My Fat Ass Looks for a New Doctor

And so the battle begins.  Sigh. 

Got an e-mail from the prospective doctor, telling me,

“YourBMIis immensely concerning.I believe any worthy Physician will be raising Questions on your weight on every encounter. Obesity is a Chronic disease just as Diabetes, Hypertension and hyperlipidemia and needs to be addressed as aggressively.”

Okay, not a good start.  However, I am willing to see if she can be open to discussion and information.  My HMO limits me to only 1000 characters (and I had a lot more than 1000 characters to respond with – or I could have just used 7 characters:  f*ck you), but I think I did a fairly good job summarizing what I felt needed to be communicated:

          I have been fat all of my life. And believe I enjoy reasonably good health.

         As far as I know, there is no long-term effective way to attain significant weight loss known to science with treatments resulting in ultimate weight gain.

         Studies have shown that many health benefits attributed to weight loss are achievable through fitness (and fat people who exercise for health are more likely to continue with exercise than fat people who exercise for weight loss).

        I have recently had an unexplained significant weight gain. I asked my RNP about it, and she attributed it solely to metabolism without any further inquiry. This worries me.

        I have lived a long time in this fat body and know it pretty well and know when something odd is going on.

         Please let me know if you are willing to be my primary without the diet and weight talk, and partner with me in achieving health benefits through exercise, fitness, and good food choices.

Her response:

     Your BMIis immensely concerning.I believe any worthy Physician will be raising questions on your weight on every encounter.Obesity is a Chronic disease just as Diabetes, Hypertension and hyperlipidemia and needs to be addressed as aggressively.

Back to the drawing board.

What irritates the hell about this situation is that they look at me and decide they know what kind of life I lead.  They decide I have or am going to have certain health issues even though my numbers clearly show this is not the case.  How about finding out who I am, what I am already doing for my health, what MY concerns are and maybe addressing those?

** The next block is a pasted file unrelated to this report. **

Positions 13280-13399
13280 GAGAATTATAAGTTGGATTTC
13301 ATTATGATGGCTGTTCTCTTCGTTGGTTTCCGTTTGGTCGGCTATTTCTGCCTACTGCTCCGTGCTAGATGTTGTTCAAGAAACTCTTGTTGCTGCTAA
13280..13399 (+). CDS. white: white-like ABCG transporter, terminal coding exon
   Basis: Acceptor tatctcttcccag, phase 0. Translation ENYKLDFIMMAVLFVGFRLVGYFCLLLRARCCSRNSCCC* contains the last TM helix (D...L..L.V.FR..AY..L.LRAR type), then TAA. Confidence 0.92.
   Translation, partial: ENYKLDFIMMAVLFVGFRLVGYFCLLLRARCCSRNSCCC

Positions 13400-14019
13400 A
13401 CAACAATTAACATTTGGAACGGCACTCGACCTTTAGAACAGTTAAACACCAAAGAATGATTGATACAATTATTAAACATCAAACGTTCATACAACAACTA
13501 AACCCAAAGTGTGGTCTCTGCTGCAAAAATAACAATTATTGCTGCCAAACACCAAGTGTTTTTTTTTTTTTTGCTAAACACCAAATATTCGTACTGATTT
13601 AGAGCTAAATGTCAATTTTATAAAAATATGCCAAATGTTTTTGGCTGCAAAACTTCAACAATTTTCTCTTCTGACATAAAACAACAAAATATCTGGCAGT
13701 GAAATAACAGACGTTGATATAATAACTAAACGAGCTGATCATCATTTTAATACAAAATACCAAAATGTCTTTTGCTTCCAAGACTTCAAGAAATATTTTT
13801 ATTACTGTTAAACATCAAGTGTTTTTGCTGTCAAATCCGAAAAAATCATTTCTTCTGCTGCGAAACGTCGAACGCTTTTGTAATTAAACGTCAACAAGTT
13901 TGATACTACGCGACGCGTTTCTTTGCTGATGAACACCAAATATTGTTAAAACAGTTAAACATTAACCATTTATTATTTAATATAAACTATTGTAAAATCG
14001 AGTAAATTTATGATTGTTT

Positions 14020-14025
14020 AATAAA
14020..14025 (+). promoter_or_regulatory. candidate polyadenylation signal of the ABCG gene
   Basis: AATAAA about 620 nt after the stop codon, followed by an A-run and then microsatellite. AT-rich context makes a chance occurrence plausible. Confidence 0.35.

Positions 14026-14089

Would they be happier if I came in and said yes to all the diet talk and then went home and did as I please?  Would they be happier if I actually dieted (so they could say they “saved” me) and then when the weight comes back they get the fun of berating “my” failure?  Fuck that.  I think there should be honesty – on both sides – in a healthcare relationship.  I will be honest about what I can and cannot do and what I will and will not do.  I would think a physician would appreciate that. 

My HMO did have a weight-neutral policy for awhile, but apparently that has gone away.  Not too surprising because weight-centric brings in the money.  But I thought HMOs were supposed to be about efficiency and cost-effectiveness.  What is efficient or cost-effective in dieting,WLS, etc.?  It is a waste of time, dangerous, can lead to higher medical care bills.  Am I missing something here?

THE GOOD NEWS – I chose another doctor.  Sent her an e-mail about what I was expecting, and she welcomed me to her practice, with a note agreeing that there is no quick solution for obesity. 

Not perfect (since she’s implying there is a solution at all, or that it is a condition that has to be “fixed”), but it shows she actually read my e-mail and absorbed what I have to say.  So I’m going to give her a shot.  Wish me luck!

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5 thoughts on “My Fat Ass Looks for a New Doctor

  1. Would they be happier if I came in and said yes to all the diet talk and then went home and did as I please?

    Probably. Then they could say, “The patient was agreeable,” and the insurance company would get off their back for a few seconds. Doctors who have two brain cells to rub together know that most of their fat patients are not going to become permanently thin; the track record is dismal. (A doctor in the last city I lived in put it this way: “If we could flip a switch and make everyone thin, that would be one thing. But it’s always a battle. Always.”) But the insurance companies make them do this shit, unless the doctor is a rebel who says, “Fuck ’em, I don’t care about the spiff.”

  2. “I believe any worthy Physician will be raising Questions on your weight on every encounter.”

    Sigh… So, she’s saying that she already plans to spend some of your limited time together telling you over and over again that you’re fat, just in case you’re not aware of it. Why does this even begin to make sense in her mind? Not only the content of these questions (which she should understand are futile, if she’s done even a little legitimate research on weight), but the repetitive, badgering nature of them?

    It’s as if they think that nagging is a valid weight loss treatment.

    Sigh.

  3. Ugh, you can read the fat hate in every poorly written word.

    I hope you can find a decent Doc, I know I would be lost without mine. When she decides to retire it’s going to be very, very difficult to find one that measures up.

  4. Quite aside from the fat hate, I wouldn’t see a doctor that can’t spell. Dyslexia is one thing; but that’s not how dyslexics write. Also, she doesn’t answer you, she sees one thing and then is hellbent on spouting the ‘appropriate’ boilerplate she has been taught to consider the correct reaction to anything related to fat (‘obesity’ by her vocabulary).

    This shows she not only can’t spell, she doesn’t think. How somebody like that got through medical school is beyond me.-

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